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Flaws Lurking in Engineering Design-Decision Making: The Attribute Set Dissociation Problem

[+] Author Affiliations
Vijitashwa Pandey

Oakland University, Rochester, MI

Paper No. DETC2016-59628, pp. V02AT03A018; 7 pages
  • ASME 2016 International Design Engineering Technical Conferences and Computers and Information in Engineering Conference
  • Volume 2A: 42nd Design Automation Conference
  • Charlotte, North Carolina, USA, August 21–24, 2016
  • Conference Sponsors: Design Engineering Division, Computers and Information in Engineering Division
  • ISBN: 978-0-7918-5010-7
  • Copyright © 2016 by ASME


The applicability of theoretical decision analysis, while rationally sound, has eluded mainstream engineering design. A reason commonly overlooked is that basic concepts in decision analysis do not scale naturally to multiple attributes — which are encountered in, by far, most design problems. In this paper, we document a paradox when dealing with transactions involving multiple attributes. We show the possibility of a money pump where if we dissociate part of an attribute from a design, the rest of the design can be manipulated to get either a better design or create wealth out of nothing. To reconcile with paradox, it is argued that there is a fundamental problem dealing with multiple attributes where a frame of reference chosen (purposefully) ignores external inputs, assuming that design decisions happen in the vacuum of the frame chosen. For example, in a simple design valuation decision, the money amount committed does not necessarily come from a fixed range of negotiability (upper and lower limits) but is subject to change if significant changes in other attributes are possible. The root cause of this issue is that fungible attributes such as money can form a part of the attribute set or be trivially dissociated from it, if needed. We argue that this is rational behavior on a decision maker’s part. However, most utility formulations do not model it and lead to the paradox. We call this the attribute dissociation problem. A specific definition is provided as well as implications on design as well as preference elicitation methods are considered. Finally, formulations are presented that avoid this problem and recommendations are provided.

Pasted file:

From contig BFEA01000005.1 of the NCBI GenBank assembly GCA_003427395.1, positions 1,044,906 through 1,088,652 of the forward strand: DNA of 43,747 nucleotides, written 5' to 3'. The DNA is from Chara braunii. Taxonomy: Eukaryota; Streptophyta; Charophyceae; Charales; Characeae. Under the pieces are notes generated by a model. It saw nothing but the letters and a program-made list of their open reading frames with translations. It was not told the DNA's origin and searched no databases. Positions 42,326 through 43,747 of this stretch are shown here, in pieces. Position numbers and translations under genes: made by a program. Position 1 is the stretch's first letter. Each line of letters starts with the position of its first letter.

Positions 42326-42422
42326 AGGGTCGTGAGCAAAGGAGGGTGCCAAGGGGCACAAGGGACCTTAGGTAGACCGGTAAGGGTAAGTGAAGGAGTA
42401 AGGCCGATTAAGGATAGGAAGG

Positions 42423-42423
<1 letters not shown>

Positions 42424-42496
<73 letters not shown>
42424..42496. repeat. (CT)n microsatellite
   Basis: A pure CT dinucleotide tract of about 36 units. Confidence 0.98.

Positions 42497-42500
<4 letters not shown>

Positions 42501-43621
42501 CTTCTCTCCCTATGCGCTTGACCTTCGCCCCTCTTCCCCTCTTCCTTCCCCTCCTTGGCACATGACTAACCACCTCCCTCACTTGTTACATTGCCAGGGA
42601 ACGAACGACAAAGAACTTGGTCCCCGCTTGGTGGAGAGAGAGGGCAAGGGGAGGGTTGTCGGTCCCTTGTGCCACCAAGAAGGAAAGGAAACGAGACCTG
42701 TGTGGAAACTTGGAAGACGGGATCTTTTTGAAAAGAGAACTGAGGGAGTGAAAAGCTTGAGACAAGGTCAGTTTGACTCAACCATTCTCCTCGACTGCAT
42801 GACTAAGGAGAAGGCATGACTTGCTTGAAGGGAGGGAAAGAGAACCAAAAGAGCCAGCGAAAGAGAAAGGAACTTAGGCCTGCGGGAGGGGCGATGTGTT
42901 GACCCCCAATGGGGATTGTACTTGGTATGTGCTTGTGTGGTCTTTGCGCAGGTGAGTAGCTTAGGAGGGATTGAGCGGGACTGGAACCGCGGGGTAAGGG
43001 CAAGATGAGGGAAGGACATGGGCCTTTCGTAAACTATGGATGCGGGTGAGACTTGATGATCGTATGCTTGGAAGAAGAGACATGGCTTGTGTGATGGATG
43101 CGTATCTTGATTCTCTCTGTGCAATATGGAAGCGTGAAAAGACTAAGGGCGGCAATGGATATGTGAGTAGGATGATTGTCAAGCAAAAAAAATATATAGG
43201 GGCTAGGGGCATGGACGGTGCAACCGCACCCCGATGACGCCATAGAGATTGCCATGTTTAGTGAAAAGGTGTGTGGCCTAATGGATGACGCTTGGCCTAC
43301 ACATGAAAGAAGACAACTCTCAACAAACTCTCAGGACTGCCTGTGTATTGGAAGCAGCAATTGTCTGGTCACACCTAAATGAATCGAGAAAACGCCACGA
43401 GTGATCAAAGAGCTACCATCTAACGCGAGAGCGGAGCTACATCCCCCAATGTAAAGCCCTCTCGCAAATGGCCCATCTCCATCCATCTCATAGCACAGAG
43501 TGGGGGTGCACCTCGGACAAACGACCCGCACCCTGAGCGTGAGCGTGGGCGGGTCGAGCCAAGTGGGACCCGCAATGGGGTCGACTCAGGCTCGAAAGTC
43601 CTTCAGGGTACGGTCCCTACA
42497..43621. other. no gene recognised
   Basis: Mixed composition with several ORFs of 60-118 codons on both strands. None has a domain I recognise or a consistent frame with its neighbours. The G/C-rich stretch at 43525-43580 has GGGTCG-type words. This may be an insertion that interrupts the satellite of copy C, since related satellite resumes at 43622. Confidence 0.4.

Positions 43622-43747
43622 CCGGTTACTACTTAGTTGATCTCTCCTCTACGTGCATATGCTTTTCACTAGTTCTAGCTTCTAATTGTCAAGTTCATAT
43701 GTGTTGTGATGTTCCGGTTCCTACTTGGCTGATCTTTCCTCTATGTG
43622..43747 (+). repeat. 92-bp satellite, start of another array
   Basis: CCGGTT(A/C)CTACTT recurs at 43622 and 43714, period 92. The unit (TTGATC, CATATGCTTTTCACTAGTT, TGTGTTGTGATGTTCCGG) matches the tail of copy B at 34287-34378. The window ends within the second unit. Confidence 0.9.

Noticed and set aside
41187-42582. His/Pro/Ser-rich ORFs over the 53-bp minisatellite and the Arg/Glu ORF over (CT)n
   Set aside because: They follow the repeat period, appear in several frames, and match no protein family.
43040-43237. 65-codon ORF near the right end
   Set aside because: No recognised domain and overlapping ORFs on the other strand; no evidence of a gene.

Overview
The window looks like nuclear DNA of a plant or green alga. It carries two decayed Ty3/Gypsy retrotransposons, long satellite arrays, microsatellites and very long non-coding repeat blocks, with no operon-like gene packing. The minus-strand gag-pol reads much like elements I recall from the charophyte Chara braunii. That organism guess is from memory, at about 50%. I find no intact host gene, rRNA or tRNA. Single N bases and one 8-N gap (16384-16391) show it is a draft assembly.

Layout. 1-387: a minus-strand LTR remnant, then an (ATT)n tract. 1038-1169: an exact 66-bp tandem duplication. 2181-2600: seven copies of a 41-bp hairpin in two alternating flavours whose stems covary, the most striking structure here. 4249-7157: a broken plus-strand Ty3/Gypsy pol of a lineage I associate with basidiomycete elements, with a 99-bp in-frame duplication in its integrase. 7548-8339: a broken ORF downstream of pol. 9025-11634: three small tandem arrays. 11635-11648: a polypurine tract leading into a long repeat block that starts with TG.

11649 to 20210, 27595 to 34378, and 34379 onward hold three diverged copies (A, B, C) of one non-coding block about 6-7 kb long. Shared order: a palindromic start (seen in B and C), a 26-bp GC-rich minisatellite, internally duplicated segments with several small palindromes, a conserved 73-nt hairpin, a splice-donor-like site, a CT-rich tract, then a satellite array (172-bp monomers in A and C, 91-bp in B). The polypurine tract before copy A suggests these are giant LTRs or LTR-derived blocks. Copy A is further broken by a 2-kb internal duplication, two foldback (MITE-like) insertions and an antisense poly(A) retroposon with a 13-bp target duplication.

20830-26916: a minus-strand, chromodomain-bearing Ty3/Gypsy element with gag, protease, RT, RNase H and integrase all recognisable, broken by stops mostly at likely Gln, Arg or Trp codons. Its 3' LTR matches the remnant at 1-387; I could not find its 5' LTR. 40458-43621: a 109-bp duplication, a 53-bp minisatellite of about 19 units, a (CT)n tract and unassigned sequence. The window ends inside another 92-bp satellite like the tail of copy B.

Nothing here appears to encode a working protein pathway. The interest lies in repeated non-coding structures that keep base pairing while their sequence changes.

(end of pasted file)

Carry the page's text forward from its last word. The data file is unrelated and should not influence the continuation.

Copyright © 2016 by ASME
Topics: Design



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